CNN: Delta Air Lines announces new health screenings for passengers who can’t wear masks and asks them to consider staying home. “Delta Air Lines will now require medical screenings for passengers who can’t wear face masks due to health reasons — and asks that they reconsider flying altogether as the coronavirus pandemic rages. The strengthened policy adds another layer of protection for passengers who are already mostly required to wear masks while on flights, during boarding and in Delta waiting areas. If they don’t comply, they face being banned from future flights.”


The Map Room: Georgia’s COVID-19 Maps: Bad Faith or Bad Design?. “Twitter user @andishehnouraee notes the difference in scale between two county-by-county COVID-19 maps of Georgia. The earlier map maxes out at 4,661 cases per 100,000, the later (and as of this writing, current) map maxes out at 5,165 cases per 100,000. As they point out, there has been a 49 percent rise in total COVID-19 cases between the two maps, but you wouldn’t know it at a glance, because the scales have changed in the meantime.”

FedTech Magazine: Government Leaders Offer Telework Info for Workers and Citizens. “Even as the federal government responded to the needs of the nation during the beginnings of the COVID-19 pandemic, it also had to act as an employer with 4.3 million workers who wanted to know their agency’s plan to protect them from illness or to work remotely. Federal leaders turned to social media to advise citizens and guide employees, who shared the same challenges that the rest of the country faced during the COVID-19 restrictions.”

Washington Post: The crisis that shocked the world: America’s response to the coronavirus. “Isabelle Papadimitriou, 64, a respiratory therapist in Dallas, had been treating a surge of patients as the Texas economy reopened. She developed covid-19 symptoms June 27 and tested positive two days later. The disease was swift and brutal. She died the morning of the Fourth of July. The holiday had always been her daughter’s favorite. Fiana Tulip loved the family cookouts, the fireworks, the feeling of America united. Now, she wonders whether she’ll ever be able to celebrate it again. In mourning, she’s furious.”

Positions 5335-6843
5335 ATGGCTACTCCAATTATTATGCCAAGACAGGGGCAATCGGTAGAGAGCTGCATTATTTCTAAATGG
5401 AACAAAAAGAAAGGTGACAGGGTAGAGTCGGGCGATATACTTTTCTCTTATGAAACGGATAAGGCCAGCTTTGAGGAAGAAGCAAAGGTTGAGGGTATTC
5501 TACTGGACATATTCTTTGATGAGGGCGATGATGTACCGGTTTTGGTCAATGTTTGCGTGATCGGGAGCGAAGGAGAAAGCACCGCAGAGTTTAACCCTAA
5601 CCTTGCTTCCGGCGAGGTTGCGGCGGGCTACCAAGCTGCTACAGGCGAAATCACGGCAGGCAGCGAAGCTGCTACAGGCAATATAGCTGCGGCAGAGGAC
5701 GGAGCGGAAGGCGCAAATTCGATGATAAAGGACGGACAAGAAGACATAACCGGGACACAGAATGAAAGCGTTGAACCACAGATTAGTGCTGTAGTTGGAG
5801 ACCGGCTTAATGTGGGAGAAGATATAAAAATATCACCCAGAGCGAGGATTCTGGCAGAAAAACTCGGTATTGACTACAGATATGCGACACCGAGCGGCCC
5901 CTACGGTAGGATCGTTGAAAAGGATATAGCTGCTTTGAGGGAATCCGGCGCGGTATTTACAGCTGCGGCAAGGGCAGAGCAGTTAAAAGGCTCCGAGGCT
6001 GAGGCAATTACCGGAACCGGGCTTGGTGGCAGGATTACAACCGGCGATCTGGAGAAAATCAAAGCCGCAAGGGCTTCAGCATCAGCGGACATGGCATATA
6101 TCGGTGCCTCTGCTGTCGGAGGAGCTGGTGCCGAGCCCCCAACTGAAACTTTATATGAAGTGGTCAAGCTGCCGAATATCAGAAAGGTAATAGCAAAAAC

New York Times: China Is Using Uighur Labor to Produce Face Masks. “A Times video investigation identified Chinese companies using a contentious labor program for Uighurs to satisfy demand for P.P.E., some of which ended up in the United States and other countries.”

Daily Beast: ICE Dodged Orders to Free Detainees—and Triggered an Outbreak. “At the end of April, Florida federal Judge Marcia Cooke ruled that Immigration and Customs Enforcement prisons were such a tinderbox for the novel coronavirus that ICE had to begin efforts at letting people out. The dangers of the pandemic inside three immigrant-detention centers in the state threatened to put ICE on the wrong side of constitutional prohibitions on cruel and unusual punishment…. But instead of preparing to release migrants in detention, ICE did something both the Centers for Disease Control and the Justice Department’s Bureau of Prisons had warned against. They transferred 74 detainees to a for-profit prison in central Virginia called ICA Farmville.”


US News & World Report: ‘Bingo,’ Dr. Anthony Fauci Says. ‘The Worst Nightmare Comes True.’. “As a chief adviser in the country’s response to the coronavirus pandemic, Fauci doesn’t have much free time these days. He spends the first part of his 16-hour workday leading vaccine and therapeutics research at the National Institute of Allergy and Infectious Diseases, the $5.9-billion arm of the NIH that he’s directed since 1984. He usually then heads to the White House for meetings with staffers, Vice President Mike Pence and other members of the coronavirus task force.”

The Verge: Whistleblower Reality Winner has tested positive for COVID-19 in prison. “Former intelligence contractor and whistleblower Reality Winner has reportedly tested positive for COVID-19. Winner’s sister, Brittany Winner, tweeted her diagnosis earlier today. Winner is currently incarcerated in a federal medical prison in Fort Worth, Texas, where an outbreak has sickened hundreds of inmates and killed at least two.”